The future of AI in enterprise settings is viewed with a blend of optimism and realism by industry experts. Both Fred Chanay and Naomi Goldapple express a forward-looking vision while acknowledging the challenges that lie ahead. They agree that as AI technologies mature, businesses will need to adapt continuously to leverage these tools effectively.

Innovative Potential Across Industries:

AI is expected to continue transforming business processes across various industries. Its capacity to analyze vast amounts of data and provide insights can lead to significant improvements in efficiency, decision-making, and customer engagement. Industries particularly poised for transformation include healthcare, manufacturing, and services, where AI can optimize operations, enhance predictive maintenance, and personalize customer interactions.

Strategies for Sustainable AI Integration:

  • Continuous Learning and Adaptation: Businesses must foster a culture of continuous learning to keep pace with AI advancements. This involves regular training and development for employees to ensure they can effectively work with new AI tools and concepts.
  • Collaborative Ecosystems: Establishing partnerships between AI developers, businesses, and regulatory bodies will be crucial. These collaborations can help tailor AI solutions to specific industry needs while ensuring they meet regulatory standards and ethical considerations.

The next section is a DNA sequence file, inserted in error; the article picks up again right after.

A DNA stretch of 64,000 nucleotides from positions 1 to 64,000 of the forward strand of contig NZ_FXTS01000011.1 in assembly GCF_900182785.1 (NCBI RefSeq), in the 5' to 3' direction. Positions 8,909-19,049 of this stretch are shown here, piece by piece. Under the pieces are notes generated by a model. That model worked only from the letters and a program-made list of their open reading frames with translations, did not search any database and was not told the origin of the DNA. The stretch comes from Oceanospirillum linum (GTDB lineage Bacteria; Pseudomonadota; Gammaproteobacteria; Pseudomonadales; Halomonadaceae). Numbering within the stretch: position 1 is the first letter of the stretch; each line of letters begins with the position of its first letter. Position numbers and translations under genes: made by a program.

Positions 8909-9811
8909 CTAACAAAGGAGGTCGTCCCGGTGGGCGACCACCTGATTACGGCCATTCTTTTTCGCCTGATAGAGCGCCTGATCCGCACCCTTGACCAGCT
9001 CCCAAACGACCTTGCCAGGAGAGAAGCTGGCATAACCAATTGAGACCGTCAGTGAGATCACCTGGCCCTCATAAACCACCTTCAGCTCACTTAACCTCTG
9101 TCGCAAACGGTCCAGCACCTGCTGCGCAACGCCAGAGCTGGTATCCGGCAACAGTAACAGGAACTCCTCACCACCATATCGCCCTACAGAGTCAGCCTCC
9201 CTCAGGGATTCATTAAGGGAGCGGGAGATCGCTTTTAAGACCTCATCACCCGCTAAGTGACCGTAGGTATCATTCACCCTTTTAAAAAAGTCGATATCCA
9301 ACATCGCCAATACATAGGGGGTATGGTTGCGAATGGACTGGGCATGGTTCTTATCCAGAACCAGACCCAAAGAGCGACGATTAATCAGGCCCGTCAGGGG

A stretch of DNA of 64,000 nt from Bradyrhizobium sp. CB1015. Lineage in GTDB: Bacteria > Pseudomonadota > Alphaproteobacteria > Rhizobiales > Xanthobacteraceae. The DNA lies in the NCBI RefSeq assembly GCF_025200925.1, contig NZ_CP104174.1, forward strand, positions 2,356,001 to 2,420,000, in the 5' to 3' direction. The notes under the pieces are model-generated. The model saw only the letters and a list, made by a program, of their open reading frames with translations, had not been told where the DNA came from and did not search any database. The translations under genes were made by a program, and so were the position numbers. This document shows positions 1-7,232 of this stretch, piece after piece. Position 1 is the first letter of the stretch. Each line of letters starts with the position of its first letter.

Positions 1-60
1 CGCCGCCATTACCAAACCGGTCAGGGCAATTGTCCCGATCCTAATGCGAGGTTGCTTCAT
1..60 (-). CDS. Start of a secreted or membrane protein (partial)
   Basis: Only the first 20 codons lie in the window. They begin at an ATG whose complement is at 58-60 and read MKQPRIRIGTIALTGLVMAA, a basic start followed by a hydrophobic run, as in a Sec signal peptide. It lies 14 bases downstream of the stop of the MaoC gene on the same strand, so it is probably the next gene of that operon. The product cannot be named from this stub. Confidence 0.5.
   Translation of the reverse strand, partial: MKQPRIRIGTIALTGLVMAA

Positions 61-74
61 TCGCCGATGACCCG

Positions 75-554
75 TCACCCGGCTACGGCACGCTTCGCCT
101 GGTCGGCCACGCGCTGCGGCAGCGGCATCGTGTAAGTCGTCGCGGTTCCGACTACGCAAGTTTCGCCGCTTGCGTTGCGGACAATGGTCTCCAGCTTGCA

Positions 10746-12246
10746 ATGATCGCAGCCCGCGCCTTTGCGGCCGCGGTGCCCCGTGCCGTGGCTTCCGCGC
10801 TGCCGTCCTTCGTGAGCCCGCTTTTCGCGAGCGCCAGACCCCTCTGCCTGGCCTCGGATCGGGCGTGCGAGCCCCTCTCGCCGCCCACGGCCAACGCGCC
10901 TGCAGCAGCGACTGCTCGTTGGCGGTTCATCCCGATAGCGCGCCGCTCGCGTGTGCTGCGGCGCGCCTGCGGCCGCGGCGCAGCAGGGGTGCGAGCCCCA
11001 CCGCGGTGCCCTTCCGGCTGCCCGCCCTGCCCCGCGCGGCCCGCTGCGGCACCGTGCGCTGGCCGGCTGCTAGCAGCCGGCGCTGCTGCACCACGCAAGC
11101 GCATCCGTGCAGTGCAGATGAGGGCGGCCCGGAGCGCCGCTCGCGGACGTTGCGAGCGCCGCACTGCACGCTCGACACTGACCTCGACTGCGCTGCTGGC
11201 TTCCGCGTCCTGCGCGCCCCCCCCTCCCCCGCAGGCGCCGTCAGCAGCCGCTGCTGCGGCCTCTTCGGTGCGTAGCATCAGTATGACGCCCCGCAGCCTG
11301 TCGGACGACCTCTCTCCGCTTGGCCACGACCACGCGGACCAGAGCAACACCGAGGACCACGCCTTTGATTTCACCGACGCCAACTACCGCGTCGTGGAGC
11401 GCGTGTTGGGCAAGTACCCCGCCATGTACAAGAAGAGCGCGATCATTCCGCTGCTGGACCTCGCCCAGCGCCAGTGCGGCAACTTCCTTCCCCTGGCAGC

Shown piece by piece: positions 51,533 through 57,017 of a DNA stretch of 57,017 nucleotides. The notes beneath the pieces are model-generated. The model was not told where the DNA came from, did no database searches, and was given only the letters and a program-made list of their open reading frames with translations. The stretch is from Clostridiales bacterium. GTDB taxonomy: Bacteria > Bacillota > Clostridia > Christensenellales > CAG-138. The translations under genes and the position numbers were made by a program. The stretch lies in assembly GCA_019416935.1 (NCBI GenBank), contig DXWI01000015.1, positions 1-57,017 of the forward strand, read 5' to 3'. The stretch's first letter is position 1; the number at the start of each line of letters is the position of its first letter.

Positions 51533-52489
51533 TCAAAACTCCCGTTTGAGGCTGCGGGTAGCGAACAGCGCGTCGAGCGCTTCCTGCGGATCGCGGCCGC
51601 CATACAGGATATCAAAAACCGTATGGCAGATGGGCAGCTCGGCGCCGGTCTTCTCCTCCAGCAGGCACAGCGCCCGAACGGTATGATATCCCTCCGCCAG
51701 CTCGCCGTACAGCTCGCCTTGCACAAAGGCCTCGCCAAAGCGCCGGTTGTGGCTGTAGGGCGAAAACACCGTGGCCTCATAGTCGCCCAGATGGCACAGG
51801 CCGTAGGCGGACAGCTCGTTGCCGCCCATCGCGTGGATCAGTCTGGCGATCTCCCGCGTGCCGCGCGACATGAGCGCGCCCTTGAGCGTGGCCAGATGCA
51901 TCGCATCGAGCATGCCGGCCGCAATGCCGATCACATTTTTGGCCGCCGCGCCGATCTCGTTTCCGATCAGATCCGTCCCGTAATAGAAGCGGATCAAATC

• Scalability and Flexibility: Enterprises should focus on creating scalable and flexible AI systems that can evolve with changing market demands and technological advancements.

Addressing Challenges:

To fully realize AI’s potential, businesses will need to address several challenges:

  • Integration with Existing Systems: Seamlessly integrating AI with legacy systems poses technical and logistical challenges that require thoughtful planning and execution.
  • Data Management and Security: As AI systems rely heavily on data, ensuring the integrity and security of this data is paramount. Businesses must implement robust data governance practices to protect sensitive information and ensure compliance with data protection laws.
  • Public Perception and Trust: Maintaining public trust in AI systems will be critical. This involves clear communication about AI’s role, capabilities, and limitations, as well as transparent reporting on AI outcomes.


The virtual panel hosted by Mission provided profound insights into the deployment of artificial intelligence in enterprise environments, with key contributions from the experts. Their discussions highlighted the nuanced realities of AI integration, from the initial hype to the strategic and ethical considerations necessary for successful implementation.

Fred Chanay and Naomi Goldapple provided a comprehensive overview of the challenges and opportunities presented by AI across various sectors, including healthcare, manufacturing, and human resource management. Their insights into the practical applications of AI, the importance of proof of concepts, and the transition from POCs to production outlined critical steps for organizations aiming to leverage AI technologies effectively.

Furthermore, the panelists discussed the ethical responsibilities involved in AI deployment, emphasizing the need for education, transparency, and accountability, especially in regulated industries like healthcare. They also explored the future potential of AI in transforming business landscapes, stressing the importance of continuous innovation and adaptation to maintain competitive advantage.